from the March 2013 issue

Microsoft and Israel's Technion try to predict the future

Joint project uses massive data analysis to predict violent uprising, environmental disasters and global plagues

Could data analysis help us predict the future? Could it be that an Israeli university, along with one of the world's biggest multinational corporations, has succeeded where the likes of Nostradamus have failed?

A joint project by the Technion, Israel's Institute of Technology and Microsoft, was able to use massive data analysis to predict phenomena such as global plagues, environmental disasters and violent uprisings, with up to 90 percent accuracy.

The Technion's Kira Radinsky and Microsoft's Eric Horvitz constructed a program which collects data spanning a 22-year period from the New York Times and other online resources. It then analyzes this data usings DBPedia, a resource which uses Wikipedia to add layers of information; WordNet, a tool to analyze the meaning of words; and OpenCyc, a general knowledge database.

All this information provides valuable context that's not available in news articles and which is necessary to figure out general rules for what events precede other, bigger events.

For example, the system could infer connections between events in Rwanda and Angola based on the fact that they are both in Africa, have similar GDPs etc. That approach led the software to conclude that, in predicting cholera outbreaks, it should consider a country or city's location, proportion of land covered by water, population density, GDP, and whether there had been a drought the year before.

"I truly view this as a foreshadowing of what's to come," Horvitz told the MIT Technology Review.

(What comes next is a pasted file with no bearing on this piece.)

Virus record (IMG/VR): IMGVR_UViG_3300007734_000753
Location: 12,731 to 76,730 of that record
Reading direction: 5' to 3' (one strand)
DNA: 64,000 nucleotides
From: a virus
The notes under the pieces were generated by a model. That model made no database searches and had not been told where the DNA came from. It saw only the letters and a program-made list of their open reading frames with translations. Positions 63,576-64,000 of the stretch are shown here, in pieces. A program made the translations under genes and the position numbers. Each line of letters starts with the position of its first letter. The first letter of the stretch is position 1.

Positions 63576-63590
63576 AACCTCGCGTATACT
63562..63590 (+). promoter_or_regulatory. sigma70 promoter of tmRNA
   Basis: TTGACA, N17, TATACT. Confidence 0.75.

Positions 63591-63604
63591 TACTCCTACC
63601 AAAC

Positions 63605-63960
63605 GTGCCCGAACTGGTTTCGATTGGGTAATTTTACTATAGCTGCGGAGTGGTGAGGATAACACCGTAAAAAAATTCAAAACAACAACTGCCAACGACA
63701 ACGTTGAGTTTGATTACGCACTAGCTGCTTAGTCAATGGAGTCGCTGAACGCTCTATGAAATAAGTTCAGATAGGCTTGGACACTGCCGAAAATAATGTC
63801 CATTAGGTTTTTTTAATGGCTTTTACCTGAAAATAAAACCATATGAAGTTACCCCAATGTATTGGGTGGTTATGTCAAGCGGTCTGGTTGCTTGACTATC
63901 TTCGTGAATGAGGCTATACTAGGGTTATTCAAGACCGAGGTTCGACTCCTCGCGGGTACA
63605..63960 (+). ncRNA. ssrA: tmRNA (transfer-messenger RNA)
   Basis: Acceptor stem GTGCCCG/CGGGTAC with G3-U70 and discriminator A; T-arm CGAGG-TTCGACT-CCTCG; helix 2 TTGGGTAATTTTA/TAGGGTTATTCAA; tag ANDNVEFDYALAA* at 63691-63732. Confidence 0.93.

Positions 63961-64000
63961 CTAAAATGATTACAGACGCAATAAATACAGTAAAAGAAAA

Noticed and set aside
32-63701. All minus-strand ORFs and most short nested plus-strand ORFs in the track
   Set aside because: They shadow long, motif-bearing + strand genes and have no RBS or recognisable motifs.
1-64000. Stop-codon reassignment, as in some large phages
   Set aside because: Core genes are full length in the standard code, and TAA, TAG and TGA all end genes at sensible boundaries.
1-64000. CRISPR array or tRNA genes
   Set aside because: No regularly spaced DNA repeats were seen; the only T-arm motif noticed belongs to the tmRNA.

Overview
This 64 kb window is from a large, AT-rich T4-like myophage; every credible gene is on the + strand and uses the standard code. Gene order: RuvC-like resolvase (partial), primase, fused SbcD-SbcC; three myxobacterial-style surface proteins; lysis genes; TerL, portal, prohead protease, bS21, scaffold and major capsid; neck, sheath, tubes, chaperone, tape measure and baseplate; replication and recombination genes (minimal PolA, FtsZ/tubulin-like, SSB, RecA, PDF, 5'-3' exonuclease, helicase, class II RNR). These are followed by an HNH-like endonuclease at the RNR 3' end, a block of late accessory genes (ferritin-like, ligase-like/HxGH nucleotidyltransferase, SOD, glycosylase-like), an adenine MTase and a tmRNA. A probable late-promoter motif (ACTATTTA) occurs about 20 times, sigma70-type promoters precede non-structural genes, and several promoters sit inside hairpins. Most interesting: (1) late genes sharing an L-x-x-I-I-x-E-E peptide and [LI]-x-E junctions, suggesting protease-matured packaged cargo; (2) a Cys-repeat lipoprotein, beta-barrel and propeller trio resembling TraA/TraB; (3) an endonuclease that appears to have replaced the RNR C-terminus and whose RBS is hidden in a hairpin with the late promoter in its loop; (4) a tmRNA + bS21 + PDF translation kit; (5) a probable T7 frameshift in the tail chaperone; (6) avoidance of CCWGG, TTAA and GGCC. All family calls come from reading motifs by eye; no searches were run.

In other occurrences, Radinsky and Horvitz's program was able to predict violent uprisings, disease and events with high death tolls with an accuracy rate of 70 to 90 percent. This recent study is the most extensive of its kind, using a total of more than 90 sources.

Helping aid organizations prepare for disaster

Despite the need for further verification, the research team is certain they have a powerful tool in their hands. The program could benefit aid organizations in preparing for events ahead of time and responding faster to crises, says Horvitz. "We've done some reaching out and plan to do some follow-up work with such people."

"Eventually this kind of work will start to have an influence on how things go for people," Horvitz concluded.

Microsoft does not have plans to commercialize Horvitz and Radinsky's research yet, but the project will continue, says Horvitz, who wants to mine more newspaper archives as well as digitized books.

Reprinted from the Israel High-Tech & Investment Report March 2013

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